One of the things that parents often do for children is provide them with a nightlight in case they get up in the middle of the night. It’s that tiny glimmer of light that allows us to navigate in the dark. I have one in my bedroom because my dogs sleep on the floor on my side of the bed. The last thing I want is to step on them if I get up in the middle of the night (did it once…not fun). I actually think the dogs like it too because they can also navigate to re-position themselves to a more comfortable spot.
Fast forward to your current life where following your diagnosis of a chronic or other life-altering illness you may have been thrown into a dark place. It may not only feel dark physically, but emotionally and spiritually as well. It’s important when newly diagnosed to find that little bit of light that will guide you on your journey to health and healing. The nightlight can be those little bits of information, words of comfort, or specks of inspiration that give you something to focus on and guides you to safety.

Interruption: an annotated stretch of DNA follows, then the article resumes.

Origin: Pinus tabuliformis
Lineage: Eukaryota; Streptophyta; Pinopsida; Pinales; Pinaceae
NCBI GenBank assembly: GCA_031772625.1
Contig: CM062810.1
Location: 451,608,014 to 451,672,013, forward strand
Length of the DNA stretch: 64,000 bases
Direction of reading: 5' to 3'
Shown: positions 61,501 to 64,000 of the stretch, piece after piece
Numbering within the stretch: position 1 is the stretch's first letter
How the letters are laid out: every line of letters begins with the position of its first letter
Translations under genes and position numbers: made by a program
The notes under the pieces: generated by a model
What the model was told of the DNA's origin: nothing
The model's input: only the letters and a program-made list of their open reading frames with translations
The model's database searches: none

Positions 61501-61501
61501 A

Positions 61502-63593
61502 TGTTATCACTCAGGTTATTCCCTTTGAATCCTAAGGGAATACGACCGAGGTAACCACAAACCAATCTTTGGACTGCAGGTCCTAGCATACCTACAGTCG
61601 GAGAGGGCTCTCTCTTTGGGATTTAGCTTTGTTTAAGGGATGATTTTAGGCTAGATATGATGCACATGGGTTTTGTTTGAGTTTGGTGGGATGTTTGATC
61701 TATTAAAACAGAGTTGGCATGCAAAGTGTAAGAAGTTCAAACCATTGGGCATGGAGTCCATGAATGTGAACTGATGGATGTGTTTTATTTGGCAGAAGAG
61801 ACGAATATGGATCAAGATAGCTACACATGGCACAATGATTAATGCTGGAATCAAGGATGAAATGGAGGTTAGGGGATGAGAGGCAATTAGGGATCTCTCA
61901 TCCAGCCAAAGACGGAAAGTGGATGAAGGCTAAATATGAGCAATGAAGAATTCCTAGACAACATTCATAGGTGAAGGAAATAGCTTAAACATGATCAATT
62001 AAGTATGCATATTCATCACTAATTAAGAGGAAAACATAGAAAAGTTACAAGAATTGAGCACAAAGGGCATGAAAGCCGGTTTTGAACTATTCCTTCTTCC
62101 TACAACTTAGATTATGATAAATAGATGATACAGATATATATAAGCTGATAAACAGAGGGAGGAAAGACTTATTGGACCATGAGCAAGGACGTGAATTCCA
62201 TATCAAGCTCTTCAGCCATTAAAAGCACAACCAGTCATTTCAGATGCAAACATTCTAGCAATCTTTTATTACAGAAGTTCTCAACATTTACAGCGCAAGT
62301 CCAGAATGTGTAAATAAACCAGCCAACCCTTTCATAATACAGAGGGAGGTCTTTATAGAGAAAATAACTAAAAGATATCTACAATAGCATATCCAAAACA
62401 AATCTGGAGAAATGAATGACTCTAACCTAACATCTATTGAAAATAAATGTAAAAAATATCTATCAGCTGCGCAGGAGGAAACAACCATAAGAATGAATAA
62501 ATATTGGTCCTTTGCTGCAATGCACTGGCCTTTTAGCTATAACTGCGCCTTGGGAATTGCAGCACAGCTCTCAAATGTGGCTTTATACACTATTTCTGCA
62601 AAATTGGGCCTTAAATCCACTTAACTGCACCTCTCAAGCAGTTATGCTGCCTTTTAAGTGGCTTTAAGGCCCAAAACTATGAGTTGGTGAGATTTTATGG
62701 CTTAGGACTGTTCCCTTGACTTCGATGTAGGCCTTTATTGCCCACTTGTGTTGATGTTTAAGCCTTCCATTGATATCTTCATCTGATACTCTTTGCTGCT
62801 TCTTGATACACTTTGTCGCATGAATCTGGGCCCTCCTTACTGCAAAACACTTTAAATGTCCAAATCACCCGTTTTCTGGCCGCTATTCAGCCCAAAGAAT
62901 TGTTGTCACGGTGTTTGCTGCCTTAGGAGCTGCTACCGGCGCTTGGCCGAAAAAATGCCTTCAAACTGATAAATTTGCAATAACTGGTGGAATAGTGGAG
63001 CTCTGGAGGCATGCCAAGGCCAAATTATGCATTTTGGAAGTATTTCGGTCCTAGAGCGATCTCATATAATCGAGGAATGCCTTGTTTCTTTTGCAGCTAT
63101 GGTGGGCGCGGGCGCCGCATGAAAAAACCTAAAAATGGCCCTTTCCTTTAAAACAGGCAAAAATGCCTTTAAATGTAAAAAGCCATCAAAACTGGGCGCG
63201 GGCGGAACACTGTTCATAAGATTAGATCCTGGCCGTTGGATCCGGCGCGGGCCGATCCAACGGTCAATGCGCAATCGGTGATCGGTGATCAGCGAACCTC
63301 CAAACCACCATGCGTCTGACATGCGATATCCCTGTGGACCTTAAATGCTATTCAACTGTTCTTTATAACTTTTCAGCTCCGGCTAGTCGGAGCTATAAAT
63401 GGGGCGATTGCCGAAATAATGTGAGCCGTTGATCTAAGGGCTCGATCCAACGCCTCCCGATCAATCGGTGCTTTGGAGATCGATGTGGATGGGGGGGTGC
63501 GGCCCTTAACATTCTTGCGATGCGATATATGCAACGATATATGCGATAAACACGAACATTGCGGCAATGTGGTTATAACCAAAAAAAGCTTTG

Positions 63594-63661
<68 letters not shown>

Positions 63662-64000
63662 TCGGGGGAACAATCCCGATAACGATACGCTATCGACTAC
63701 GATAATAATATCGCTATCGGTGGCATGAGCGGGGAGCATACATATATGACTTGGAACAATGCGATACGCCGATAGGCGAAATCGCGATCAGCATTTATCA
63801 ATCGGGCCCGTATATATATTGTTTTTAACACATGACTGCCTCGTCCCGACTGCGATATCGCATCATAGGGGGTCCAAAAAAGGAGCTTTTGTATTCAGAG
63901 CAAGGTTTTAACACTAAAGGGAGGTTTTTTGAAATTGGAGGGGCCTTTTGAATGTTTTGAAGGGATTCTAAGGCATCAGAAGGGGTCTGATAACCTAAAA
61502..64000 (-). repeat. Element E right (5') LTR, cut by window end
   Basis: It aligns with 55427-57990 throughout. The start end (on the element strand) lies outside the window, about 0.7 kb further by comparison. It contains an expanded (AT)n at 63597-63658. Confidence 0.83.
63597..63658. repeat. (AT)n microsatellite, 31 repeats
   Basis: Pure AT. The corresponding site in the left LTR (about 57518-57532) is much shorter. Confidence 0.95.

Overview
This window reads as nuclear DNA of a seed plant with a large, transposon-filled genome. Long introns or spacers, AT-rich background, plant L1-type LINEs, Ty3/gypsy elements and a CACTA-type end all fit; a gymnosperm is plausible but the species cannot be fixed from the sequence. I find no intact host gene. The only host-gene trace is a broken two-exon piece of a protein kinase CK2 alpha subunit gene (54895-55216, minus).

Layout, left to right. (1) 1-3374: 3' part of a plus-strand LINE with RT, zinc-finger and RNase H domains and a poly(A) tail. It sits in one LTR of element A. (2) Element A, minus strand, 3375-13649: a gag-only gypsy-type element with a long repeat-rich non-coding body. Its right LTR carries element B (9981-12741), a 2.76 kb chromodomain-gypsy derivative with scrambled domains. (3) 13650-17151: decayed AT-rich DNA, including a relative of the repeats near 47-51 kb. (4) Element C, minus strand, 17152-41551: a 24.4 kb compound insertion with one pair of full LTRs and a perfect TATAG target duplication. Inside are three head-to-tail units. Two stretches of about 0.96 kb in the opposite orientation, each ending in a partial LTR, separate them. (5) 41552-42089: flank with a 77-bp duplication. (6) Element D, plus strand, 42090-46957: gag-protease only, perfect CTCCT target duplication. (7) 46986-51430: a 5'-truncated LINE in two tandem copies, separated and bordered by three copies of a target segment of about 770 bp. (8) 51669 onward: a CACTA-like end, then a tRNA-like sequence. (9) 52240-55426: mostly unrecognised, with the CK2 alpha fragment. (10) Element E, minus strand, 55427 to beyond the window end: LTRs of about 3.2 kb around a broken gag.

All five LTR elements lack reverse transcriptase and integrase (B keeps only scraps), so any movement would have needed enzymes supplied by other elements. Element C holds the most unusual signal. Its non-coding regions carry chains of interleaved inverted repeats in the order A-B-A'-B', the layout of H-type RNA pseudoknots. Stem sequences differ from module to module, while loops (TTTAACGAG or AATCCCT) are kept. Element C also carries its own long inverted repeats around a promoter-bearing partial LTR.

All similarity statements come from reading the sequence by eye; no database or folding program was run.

Think about airplanes. When flight attendants go through their safety demonstration they talk about ways to safety if the power goes out and it’s dark. They tell you that red lights lead to green (or it’s the other way around) and that change in color marks an exit. It provides you enough guidance that in case of an emergency you can find safety. It’s important to find safety on the mind, body, and spirit levels because they work together in harmony to promote wellness.
Let’s face it; the dark is a scary place. It allows us to conjure up all kinds of stories with doomsday endings. Creating a point that serves as a nightlight is to provide you with hope and a sense of possibility. It helps to give you direction when you may feel lost in the dark. The nightlight is a person, place, or thing (no we’re not playing 20 questions) that catches your attention and draws you to it as a beacon.
What do you use as a nightlight? I’m hoping you’ll share your experiences so we can all be each others nightlight!